postheadericon The Shadow Of Heaven, Gollancz, Hardback, ISBN 0-575-04916-2

I have three copies of this book, two paperbacks and a hardback. The two paperbacks comprise a NEL abridged edition and a Corgi edition. I bought and read the abridged edition first, later getting the full version to see what I was missing out on. When the book was re issued in hardback in 1991 I bought it and read it for the third time.

Bob Shaw revised three of his novels: Ground Zero Man was revised as The Peace Machine; Vertigo was re issued as Terminal Velocity with the addition of the original short story, Dark Icarus, used as a prologue, and Shadow of Heaven, first published in 1969, was revised a couple of decades later and re issued in 1991.

Unlike the first two, which had little or no change, Shadow of Heaven has parts that were rewritten and different takes on scenes.

Vic Sterling is a reporter, a profession that pops up more than once in Shaw’s work – most notably Fire Pattern. It might be a case of go for what you know as Shaw himself did work as a journalist.

It was written in the late sixties (1969) and issued initially as a paperback. I bought the abridged version first, then later the full version in paperback and finally the revised version in hardback in the early nineties when it came out.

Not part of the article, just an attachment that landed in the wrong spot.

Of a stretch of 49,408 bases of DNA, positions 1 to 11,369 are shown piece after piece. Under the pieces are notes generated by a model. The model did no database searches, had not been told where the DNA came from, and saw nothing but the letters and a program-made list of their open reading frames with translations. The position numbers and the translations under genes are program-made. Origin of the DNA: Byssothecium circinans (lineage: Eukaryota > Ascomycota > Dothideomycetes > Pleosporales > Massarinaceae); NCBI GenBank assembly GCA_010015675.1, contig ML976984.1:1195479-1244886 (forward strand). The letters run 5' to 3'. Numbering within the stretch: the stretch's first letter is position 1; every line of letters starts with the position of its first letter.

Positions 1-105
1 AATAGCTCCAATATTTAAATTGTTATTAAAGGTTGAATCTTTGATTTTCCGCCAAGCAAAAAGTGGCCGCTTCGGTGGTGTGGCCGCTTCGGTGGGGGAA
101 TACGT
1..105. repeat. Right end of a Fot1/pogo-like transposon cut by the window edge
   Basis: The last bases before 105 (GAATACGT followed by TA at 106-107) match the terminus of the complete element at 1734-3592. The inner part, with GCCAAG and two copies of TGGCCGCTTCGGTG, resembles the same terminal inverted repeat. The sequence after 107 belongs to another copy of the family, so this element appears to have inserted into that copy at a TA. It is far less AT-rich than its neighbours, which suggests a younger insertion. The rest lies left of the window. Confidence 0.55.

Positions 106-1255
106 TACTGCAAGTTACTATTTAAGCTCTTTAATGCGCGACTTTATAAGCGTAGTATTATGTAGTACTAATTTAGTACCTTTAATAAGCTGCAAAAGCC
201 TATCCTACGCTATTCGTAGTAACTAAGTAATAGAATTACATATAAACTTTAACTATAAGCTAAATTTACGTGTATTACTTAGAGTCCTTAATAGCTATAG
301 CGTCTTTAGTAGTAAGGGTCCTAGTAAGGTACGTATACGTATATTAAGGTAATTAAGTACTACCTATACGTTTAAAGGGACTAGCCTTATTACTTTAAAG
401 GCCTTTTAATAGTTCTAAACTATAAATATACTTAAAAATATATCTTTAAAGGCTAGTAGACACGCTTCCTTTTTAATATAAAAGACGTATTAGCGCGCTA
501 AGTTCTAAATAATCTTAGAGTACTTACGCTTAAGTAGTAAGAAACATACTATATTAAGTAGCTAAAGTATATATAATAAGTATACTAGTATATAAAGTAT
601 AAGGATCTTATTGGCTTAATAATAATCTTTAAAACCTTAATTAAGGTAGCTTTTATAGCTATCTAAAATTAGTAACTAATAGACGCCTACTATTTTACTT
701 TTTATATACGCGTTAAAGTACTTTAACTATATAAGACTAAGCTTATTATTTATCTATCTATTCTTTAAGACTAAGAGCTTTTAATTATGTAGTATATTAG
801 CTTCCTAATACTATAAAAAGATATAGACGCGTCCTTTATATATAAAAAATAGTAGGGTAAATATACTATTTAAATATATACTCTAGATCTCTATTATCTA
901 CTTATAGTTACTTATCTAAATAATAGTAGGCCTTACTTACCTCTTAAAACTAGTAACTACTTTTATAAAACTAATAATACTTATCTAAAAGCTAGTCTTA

The Compression has changed the world. Set around 2096 WW3 had scarred the land, leading to the degradation of land for the use of agriculture. Worldwide the soil was useless. Stirling is brought into the adventure by reporting and investigating the deaths of two people, a man and a woman. This investigation leads him to search for his brother.

International Land Extensions – ILEs – are where all agricultural activity went on, filled with agricultural robots. Through a religious organisation called the receeders Vic gets closer to ILE 23 – Heaven – and the mystery of his missing brother.

When he gets to Heaven he finds himself a little bit of a fish out of water, and the place was different to his expectations and his knowledge of ILEs. Vic finds a whole community on Heaven who have been living there for fifteen years, among them his brother. There he finds the only strict law they have: no one goes back down from Heaven.

The twist in the story comes a little over halfway through when a government agency becomes involved, and Vic learns more about the isles and their part in society, and Vic faces a new and different threat.

Shadow of Heaven was good enough for me to read three times. I bought the abridged version and ploughed through an enjoyable thriller. The full version was read shortly thereafter, and again it was an enjoyable experience. The re issued hardback had some updating and re writing.

Shaw creates a good array of characters and sets up a nice conflict between Vic and his brother. A love interest for Vic is also introduced. It’s one of Shaw’s oldest novels – dating from the late sixties – and one of his longest but he holds the reader well, constantly bringing twists and turns.

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